CU Denver QuEER Lab Rewriting the Rules on Eating Disorder Assessments and Treatment
Safiya McHale, and Mel Simone are co-directors of the CU Denver QuEER Lab. They want to modernize the assessment and treatment of eating disorders.

CU Denver QuEER Lab Rewriting the Rules on Eating Disorder Assessments and Treatment

June 25, 2024

In today’s world, we’ve come to expect rapid, transformative change in the public health field. Except when it’s not. For example, the diagnosis and treatment of eating disorders has largely stayed the same for half a century. A research project at CU Denver is hoping to change that.

To modernize this area of research, CU Denver Assistant Professor of Psychology Mel Simone is turning to community engagement as part of the solution. “I saw a lot of people struggling with eating disorders seeking care, and being traumatized from the care they received because the environment did not support their existence,” said Simone. “They were forced to play along with a gender they didn’t identify as or talk about the influences of the male gaze as a queer woman when that had little to do with their experiences or eating disorder symptoms.”

For the past nine years, Simone has been researching eating disorders among queer and transgender individuals using large public health data sets to find and highlight disparities. Data shows that depending on their intersecting identities, queer and trans people are anywhere from three to 10 times more likely to develop an eating disorder than cisgender and heterosexual people. But out-of-date and flawed assessment tools fail to measure a wide variety of identities within the community.

“They were forced to play along with a gender they didn’t identify as or talk about the influences of the male gaze as a queer woman when that had little to do with their experiences or eating disorder symptoms.”

Mel Simone, CU Denver Assistant Professor of Psychology

In addition, these tools are ineffective in even diagnosing the most common forms of eating disorders. The current eating disorder assessments were developed for typical anorexia nervosa and were based on two cisgender, heterosexual, wealthy white women. Bulimia nervosa is also assessed and measured, but all other eating disorders, such as avoidant/restrictive food intake disorder (ARFID) and binge eating disorder, were not really considered when these assessments were developed.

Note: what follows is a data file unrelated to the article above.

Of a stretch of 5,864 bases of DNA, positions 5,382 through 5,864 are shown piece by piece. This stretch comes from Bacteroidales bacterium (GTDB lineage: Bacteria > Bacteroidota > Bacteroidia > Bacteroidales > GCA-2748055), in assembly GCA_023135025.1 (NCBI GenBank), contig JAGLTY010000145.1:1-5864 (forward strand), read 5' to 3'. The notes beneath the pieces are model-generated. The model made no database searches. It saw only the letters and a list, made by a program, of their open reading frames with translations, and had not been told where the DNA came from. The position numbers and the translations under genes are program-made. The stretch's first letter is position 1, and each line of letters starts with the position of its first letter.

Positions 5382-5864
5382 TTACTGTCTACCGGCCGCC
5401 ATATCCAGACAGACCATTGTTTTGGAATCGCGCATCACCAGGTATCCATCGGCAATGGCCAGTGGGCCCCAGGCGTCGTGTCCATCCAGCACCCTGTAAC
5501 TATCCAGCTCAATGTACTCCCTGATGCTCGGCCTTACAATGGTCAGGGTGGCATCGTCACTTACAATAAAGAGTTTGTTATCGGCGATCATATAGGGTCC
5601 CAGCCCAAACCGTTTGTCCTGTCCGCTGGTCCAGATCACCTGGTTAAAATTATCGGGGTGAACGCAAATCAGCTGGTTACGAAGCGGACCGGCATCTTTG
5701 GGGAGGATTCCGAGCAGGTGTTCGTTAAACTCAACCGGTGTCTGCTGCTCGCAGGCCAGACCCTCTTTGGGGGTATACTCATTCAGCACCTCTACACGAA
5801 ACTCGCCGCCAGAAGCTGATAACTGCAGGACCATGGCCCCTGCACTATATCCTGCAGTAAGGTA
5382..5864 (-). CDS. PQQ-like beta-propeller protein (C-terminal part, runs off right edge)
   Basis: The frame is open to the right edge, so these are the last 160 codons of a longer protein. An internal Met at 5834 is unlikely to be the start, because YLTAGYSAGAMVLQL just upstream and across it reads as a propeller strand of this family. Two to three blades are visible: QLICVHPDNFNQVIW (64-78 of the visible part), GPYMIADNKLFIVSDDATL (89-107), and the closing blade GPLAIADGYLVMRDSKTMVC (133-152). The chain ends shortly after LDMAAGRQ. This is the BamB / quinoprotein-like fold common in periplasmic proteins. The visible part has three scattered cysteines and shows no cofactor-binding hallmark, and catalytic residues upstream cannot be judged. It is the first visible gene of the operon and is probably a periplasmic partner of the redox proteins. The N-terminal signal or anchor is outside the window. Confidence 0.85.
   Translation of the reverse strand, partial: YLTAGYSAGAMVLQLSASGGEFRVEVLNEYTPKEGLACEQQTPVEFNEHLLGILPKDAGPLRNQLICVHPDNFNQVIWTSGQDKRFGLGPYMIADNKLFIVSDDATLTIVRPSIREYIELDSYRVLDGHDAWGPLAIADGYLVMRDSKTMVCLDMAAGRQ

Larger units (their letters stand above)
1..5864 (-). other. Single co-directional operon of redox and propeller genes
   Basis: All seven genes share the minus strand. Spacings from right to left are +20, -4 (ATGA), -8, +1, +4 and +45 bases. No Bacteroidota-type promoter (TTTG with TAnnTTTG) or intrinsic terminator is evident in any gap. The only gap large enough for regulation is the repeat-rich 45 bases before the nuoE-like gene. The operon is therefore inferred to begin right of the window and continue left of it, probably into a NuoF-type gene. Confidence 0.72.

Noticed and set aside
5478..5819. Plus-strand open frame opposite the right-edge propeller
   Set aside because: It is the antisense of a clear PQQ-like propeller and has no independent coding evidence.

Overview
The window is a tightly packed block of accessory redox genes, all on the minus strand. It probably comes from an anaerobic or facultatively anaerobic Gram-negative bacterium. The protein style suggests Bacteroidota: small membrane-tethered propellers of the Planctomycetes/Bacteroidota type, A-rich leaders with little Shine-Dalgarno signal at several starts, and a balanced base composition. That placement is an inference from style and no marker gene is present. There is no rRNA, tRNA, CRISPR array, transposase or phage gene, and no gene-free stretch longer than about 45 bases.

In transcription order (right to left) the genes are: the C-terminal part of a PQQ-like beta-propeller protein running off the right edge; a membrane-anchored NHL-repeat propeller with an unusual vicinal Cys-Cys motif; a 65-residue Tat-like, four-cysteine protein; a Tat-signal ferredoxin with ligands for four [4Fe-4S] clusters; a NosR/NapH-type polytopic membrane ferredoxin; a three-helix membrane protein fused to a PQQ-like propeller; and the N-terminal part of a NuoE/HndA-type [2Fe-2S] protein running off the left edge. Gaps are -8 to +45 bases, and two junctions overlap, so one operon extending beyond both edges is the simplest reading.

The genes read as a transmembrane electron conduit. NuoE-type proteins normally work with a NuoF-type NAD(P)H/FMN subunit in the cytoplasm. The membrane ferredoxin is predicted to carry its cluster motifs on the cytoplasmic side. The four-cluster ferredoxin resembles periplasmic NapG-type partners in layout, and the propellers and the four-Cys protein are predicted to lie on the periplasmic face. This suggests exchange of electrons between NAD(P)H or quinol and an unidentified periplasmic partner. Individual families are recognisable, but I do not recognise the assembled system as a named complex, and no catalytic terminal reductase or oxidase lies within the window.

Simone used the findings from the public health data, as well as hands-on guidance from a community advisory board, to center their research with a focus on queer women. The National Institute on Minority Health and Health Disparities (NIMHD) funded the mixed-methods research work being done in the CU Denver Queer Eating Disorder and Embodiment Research (QuEER) Lab.

The community board developed the research priorities and is fully engaged in the review process so adjustments can be made as new findings surface. And “In order for this to be successful, we needed a shared vision around the focus of our research and the assessment tools we create,” said Simone. “We did have a few debates come up as priorities were discussed, but that is what you expect when people from a wide variety of expertise and backgrounds are passionate about something.”

The study includes a baseline assessment of 50 control and 50 queer women from across the country with similar demographics and a video diary component as part of a 14-day self-assessment where they record their eating behaviors, environments, and feelings three times a day. The community board has a cross section of experts, with a focus on eating disorders including therapists, dietitians, and community members, all of whom are queer and able to incorporate their own lived experiences. A major goal of the lab is to not just do the research, but to create the tools needed for the medical community to assess and diagnose.

Therapist Safiya McHale started out as one of the community board members and is now a full-time professional research assistant and co-director of the QuEER lab.

“As a clinician, I often become very frustrated by the tools we have to work with,” said McHale. “It is exciting to be directly involved in the creation of a more representative assessment of eating disorders because it is going to make a difference in people’s lives.”